Easy Mapping

Easy Mapping

Sandy K. Williamson works in the Geological Survey office in Tacoma, Wash. NAWQA's map viewer displays sites where researchers have found surface-water nutrients (green triangles) and organics (blue circles) in mid-Atlantic wells.

Web viewer makes data warehouse simpler for everyone

The Geological Survey's nationwide freshwater data survey now taps a data warehouse with a click on a map.

The interactive tool can zoom in on a particular region of the United States and show exactly where test sites are measuring pollutants and nutrients in lakes, rivers and aquifers. And USGS' National Water Quality Assessment (NAWQA) Program team doesn't even have to maintain the software on its own servers.

The BeyondGeo application that does the mapping runs at the company that developed the software'Blue Marble Geographics of Gardiner, Maine, said Sandy K. Williamson, program manager for NAWQA databases.

NAWQA incorporates the Geological Survey's long-term study of river basins, lakes and aquifers throughout the United States. It covers all 50 states, from the Connecticut River basin in New England to the Cook Inlet basin in Alaska.

The Web site, at infotrek.er.usgs.gov/files/nawqa/beyondgeo_map.htm, has been public since August. Site development and integration with NAWQA's Web-accessible database took only five or six weeks, Williamson said.

In their first attempt to connect maps to the data warehouse, NAWQA programmers set up a script to pipe latitude and longitude to a couple of commercial Web sites that deliver maps.

'That was barely usable,' Williamson said.

Then his group tried developing a map application internally using a commercial geographic information system, but it wasn't clear how much the USGS mapping division would charge to maintain the production site.

BeyondGeo, which costs only an annual flat fee, 'was really a bargain' at $1,500, Williamson said. 'We're the government'we can't afford to pour tons of money into development.'

The opening page of the NAWQA map viewer displays the continental United States with the areas covered by NAWQA in pink.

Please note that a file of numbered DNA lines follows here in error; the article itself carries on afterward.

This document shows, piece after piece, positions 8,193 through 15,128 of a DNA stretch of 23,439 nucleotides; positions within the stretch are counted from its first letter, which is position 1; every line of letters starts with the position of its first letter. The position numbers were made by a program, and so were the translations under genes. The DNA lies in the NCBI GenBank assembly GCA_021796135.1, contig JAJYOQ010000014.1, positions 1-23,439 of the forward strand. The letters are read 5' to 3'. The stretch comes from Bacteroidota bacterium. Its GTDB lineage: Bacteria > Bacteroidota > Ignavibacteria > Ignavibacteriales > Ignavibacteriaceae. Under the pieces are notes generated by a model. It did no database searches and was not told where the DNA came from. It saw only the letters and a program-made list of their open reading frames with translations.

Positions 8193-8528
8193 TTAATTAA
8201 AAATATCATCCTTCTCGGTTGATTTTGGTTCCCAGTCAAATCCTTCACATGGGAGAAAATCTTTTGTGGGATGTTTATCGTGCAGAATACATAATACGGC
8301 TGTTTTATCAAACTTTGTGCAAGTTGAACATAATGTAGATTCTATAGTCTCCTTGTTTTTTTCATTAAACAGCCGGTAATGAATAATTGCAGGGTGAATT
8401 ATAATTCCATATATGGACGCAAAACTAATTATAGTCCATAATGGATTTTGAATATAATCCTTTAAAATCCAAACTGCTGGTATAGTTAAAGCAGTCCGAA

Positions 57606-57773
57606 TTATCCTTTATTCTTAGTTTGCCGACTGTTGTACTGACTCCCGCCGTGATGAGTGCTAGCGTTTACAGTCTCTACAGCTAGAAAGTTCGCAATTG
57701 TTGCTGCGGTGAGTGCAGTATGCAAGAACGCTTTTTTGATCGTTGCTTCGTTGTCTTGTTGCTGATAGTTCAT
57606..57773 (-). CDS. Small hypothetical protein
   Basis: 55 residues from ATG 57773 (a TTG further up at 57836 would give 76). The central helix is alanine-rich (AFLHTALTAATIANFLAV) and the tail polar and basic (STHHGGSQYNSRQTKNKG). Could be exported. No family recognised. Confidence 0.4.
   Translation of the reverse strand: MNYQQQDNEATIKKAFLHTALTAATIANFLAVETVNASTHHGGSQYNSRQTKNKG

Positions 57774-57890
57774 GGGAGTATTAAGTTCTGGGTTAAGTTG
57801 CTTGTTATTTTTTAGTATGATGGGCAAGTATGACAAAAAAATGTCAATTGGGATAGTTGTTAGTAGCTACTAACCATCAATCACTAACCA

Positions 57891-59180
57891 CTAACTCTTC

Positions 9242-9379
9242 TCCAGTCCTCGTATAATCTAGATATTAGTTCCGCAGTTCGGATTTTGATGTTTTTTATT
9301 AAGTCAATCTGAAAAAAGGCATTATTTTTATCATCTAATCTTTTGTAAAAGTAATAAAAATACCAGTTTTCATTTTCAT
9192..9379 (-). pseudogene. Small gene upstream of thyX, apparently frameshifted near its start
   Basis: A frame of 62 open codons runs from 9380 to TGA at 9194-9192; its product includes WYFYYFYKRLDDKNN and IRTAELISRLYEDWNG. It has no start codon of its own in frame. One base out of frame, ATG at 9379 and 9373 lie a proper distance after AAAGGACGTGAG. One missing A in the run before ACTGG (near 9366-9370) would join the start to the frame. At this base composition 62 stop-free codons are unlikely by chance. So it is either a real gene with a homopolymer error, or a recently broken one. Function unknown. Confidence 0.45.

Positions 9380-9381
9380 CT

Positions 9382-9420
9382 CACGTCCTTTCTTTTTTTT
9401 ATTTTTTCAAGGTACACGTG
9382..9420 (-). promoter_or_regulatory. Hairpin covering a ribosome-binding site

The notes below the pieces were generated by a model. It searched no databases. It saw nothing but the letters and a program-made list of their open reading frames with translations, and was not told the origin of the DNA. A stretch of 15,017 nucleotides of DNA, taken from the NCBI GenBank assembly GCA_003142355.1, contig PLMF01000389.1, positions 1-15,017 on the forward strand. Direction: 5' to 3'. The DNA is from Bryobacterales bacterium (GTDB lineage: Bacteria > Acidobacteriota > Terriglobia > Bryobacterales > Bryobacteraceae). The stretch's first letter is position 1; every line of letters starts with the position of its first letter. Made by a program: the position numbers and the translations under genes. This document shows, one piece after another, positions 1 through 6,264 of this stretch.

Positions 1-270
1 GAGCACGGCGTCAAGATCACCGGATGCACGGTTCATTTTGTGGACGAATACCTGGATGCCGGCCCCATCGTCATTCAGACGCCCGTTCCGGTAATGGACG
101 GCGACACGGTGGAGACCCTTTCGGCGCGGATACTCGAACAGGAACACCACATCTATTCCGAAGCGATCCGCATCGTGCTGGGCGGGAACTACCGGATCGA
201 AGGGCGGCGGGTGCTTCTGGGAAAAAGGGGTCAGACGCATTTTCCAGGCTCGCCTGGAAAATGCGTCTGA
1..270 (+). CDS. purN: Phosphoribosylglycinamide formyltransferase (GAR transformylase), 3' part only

The map viewer has reset, recenter, zoom, information, find and clear tools. A legend lists the symbols for volatile organic compounds, trace elements, pesticides and nutrients found in fresh water. Check boxes let the user select particular chemicals and geographic features.

Local data

Users of recent versions of Microsoft Internet Explorer can draw a rectangle and zoom in to the area contained in a check box. That feature doesn't work with common versions of Netscape Navigator, however, Williamson said.

Switching to the information tool and clicking on a small symbol for a water test site lets the user drill down into the NAWQA data warehouse [GCN, Oct. 8, Page 25]. The application retrieves data for the designated water test site and loads it into a pop-up window for study.

A link at the top of the NAWQA map viewer's home page goes straight to the data warehouse. But its hundreds of parameters, plus the tables of results it produces, make the warehouse somewhat difficult to use directly.

'The mapping feature helps you see what you're looking for,' Williamson said.

He enjoys the low-maintenance aspect of using the BeyondGeo software on its parent company's servers.

'We are in control of it, but they have all the nightmares of keeping it up 24 hours a day,' he said.

Blue Marble Geographics' annual fee for its mapping service starts at $1,500 including interface development and maintenance. Some GIS software for in-house application development costs more just for a software license, Williamson said.

The NAWQA map viewer's audience includes state and local government officials, academic researchers and consultants.

Although the Web app doesn't track its visitors, Williamson said, he knows something about the audience makeup from the handful of questions he gets every week.


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